Online Lawn Care Service Robin Launches in Texas With $1.2M
A Texas company that offers an online-based lawn care service is launching in Austin, Houston, and Dallas today with $1.2 million in seed funding.
Robin is a Dallas-based Web service that lets users price, schedule, and pay for lawn care online. The company was founded by Bart Lomont and Justin Crandall, a former employee of Bazaarvoice (NSDQ: BV).
The company has gathered property tax data (where it’s publicly available), using that information about the size of a plot of land and satellite images to deliver users instant quotes on lawn mowing service, Crandall says. A customer can add on extra services, such as weed prevention or providing fertilizer.
Robin charges the homeowners a fee, which starts at $25 per week, and contracts local lawn-care providers to do the work, he says. The company’s technology can help a provider optimize a crew’s workday by adding in new customers during times where there’s a gap, Crandall says.
“You can picture taking this to the nth level,” he says. “With enough scale, it’s like the FedEx guys where they’re only turning right.”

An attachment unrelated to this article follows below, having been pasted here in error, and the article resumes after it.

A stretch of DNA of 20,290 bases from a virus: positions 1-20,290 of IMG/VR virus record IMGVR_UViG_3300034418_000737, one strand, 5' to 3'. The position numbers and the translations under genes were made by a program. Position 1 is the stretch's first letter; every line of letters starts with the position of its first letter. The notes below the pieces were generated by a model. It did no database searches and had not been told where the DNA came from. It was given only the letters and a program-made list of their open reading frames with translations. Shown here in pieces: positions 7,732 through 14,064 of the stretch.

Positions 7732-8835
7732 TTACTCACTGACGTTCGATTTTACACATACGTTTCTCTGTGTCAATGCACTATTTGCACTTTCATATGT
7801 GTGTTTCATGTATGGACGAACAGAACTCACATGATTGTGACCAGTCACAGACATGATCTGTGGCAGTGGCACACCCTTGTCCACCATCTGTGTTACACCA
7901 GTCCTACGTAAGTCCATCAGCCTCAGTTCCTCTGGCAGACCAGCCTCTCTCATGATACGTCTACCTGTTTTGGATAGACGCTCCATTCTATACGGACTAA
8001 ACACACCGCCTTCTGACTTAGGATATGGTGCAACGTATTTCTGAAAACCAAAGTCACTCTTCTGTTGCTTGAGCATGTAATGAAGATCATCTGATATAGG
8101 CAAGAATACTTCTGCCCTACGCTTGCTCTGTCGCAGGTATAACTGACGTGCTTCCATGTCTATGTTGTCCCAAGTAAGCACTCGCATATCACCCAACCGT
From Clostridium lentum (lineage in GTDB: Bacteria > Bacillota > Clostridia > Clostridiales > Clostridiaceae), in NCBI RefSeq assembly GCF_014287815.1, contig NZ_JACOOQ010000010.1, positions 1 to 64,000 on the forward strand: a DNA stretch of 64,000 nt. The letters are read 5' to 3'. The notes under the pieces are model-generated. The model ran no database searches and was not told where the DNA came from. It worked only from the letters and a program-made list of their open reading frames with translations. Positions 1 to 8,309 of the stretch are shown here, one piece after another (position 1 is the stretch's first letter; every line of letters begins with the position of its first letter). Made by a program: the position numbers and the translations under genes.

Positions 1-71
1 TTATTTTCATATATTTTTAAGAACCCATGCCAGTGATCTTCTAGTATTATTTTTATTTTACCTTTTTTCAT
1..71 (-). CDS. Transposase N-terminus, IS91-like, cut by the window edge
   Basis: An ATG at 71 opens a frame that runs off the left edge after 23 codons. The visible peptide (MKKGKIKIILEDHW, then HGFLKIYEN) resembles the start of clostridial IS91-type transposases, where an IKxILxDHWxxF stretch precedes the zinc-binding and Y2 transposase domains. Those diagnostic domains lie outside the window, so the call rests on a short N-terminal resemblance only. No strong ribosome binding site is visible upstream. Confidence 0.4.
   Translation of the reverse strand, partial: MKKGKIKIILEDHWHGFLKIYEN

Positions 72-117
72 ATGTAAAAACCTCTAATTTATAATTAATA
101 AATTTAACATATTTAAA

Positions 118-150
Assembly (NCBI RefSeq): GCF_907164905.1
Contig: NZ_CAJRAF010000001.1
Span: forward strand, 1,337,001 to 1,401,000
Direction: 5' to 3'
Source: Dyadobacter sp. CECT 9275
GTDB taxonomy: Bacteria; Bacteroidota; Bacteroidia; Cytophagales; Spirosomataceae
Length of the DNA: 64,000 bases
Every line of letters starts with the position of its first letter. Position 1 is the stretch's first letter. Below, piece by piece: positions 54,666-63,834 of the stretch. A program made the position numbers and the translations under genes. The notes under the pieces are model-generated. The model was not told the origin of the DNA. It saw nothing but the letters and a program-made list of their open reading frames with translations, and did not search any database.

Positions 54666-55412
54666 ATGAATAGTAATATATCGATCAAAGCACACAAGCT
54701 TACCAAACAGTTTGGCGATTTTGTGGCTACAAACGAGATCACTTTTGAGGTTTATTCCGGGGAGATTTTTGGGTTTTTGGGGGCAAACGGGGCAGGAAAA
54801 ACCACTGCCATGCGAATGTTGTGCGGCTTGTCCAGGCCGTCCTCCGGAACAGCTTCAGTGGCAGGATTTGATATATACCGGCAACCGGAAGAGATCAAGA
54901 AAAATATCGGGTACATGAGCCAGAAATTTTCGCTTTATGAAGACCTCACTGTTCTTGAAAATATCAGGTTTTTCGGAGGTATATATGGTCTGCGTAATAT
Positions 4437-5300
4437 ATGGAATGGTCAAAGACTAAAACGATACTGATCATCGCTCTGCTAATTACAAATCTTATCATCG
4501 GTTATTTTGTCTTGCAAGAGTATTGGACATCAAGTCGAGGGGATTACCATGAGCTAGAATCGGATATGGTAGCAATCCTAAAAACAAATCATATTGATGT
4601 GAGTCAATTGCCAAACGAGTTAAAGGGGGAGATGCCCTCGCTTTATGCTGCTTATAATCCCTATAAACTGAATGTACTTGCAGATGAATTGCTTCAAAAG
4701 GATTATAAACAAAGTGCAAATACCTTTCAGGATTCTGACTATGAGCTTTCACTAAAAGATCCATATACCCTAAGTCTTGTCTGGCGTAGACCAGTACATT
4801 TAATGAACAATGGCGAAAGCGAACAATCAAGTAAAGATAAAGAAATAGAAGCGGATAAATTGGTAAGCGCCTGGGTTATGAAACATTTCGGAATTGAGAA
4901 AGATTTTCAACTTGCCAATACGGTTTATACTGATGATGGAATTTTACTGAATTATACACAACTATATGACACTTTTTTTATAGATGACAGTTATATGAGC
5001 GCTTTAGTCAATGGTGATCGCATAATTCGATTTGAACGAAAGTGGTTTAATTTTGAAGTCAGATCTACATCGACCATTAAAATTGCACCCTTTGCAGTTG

A few others have created similar tools, including larger companies, such as TruGreen and Scotts, and smaller ones, such as Syracuse, NY-based Plowz & Mowz and Nashville, TN-based GreenPal. Crandall says there is room for multiple services because the market is large and fragmented. It’s about creating the best service for home owners and mowers, Crandall says.
Robin, and in particular its website’s design, was developed at Dialexa Labs, a Dallas-based incubator operated by design and engineering firm Dialexa. Dialexa Labs works as a cofounder and equity holder in the startups it incubates, and has incubated one other company, connected-car platform Vinli. Dialexa also has an office in Cambridge, MA.
Robin’s seed funding came from Brett Hurt, founder of Bazaarvoice, and 19 other individual investors, including Hurt Family Investments and John Jaggers of Sevin Rosen Funds.
The company may seek more funding later this year or in early 2016 to expand into new cities, Crandall says.